Writing Mysteries, 2nd Ed.: A Handbook by the Mystery Writers of America
Edited by Sue Grafton, with Jan Burke and Barry Zeman
Writers Digest Books(2002)
"Writing a novel is a long distance run of the imagination...Writers need all the help they can get, wherever they can get it..." (George C. Chesbro, p.91)
So you want to write a mystery? There's a few things you'll need for your journey, among them a healthy dose of curiousity and imagination, but nothing so important as a well-worn copy of Writing Mysteries (2nd Ed.), written by the Mystery Writers of America. Everything you'll need is here, organized into just under 300 pages of collective wisdom, from well-known and not-so-well-known mystery authors.
The handbook is divided into three parts: Preparation, The Process, and Specialties. Part I includes chapters on "The Rules and How to Bend Them," how and where writers get their ideas, the pros and cons of writing with a partner, and several chapters on research and background, all exploring different facets of these subjects.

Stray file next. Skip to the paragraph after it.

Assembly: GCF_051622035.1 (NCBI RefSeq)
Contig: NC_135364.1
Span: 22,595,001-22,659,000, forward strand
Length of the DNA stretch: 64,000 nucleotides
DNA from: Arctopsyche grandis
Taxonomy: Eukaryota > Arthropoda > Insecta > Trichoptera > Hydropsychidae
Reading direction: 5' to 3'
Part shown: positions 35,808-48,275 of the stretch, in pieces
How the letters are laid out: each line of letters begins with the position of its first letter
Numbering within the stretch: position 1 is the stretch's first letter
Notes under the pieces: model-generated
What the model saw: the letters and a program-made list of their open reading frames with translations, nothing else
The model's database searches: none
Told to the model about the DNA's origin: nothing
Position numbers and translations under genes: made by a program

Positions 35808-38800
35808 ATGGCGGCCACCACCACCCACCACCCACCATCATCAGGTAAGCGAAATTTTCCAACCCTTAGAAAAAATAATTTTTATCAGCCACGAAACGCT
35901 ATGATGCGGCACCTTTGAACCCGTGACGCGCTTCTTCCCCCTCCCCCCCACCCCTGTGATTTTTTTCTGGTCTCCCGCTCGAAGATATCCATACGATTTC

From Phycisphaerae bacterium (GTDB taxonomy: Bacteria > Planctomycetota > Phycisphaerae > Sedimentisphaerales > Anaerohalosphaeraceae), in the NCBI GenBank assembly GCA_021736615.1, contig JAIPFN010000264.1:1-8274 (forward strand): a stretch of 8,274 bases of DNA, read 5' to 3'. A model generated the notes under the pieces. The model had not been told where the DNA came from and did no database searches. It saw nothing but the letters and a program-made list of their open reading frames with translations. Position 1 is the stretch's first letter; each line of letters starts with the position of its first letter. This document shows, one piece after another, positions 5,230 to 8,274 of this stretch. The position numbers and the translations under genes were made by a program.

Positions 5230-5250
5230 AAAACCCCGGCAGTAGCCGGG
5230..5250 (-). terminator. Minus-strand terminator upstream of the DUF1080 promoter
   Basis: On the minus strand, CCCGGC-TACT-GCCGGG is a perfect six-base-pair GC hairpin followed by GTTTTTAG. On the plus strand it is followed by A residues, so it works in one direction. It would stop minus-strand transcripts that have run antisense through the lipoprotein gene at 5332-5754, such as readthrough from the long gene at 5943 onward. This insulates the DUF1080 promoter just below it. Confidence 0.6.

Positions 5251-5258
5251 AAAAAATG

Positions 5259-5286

Part II, The Process, dives right in to beginnings, middles, and endings, with specific sections focusing in-depth on characterization, creating a series character, using point of view, and developing one's personal writing style. Discussions on dialogue, pacing, and "clues, red herrings, and other plot devices" lead into the beginning of the end--thoughts and recommendations on plot, revision, agents, and markets.
Part III, Specialities, contains separate and thorough chapters each detailing a particular type of mystery writing--writing short stories, for younger audiences, true crime, e-book mysteries, and even a list of additional recommended reading and references.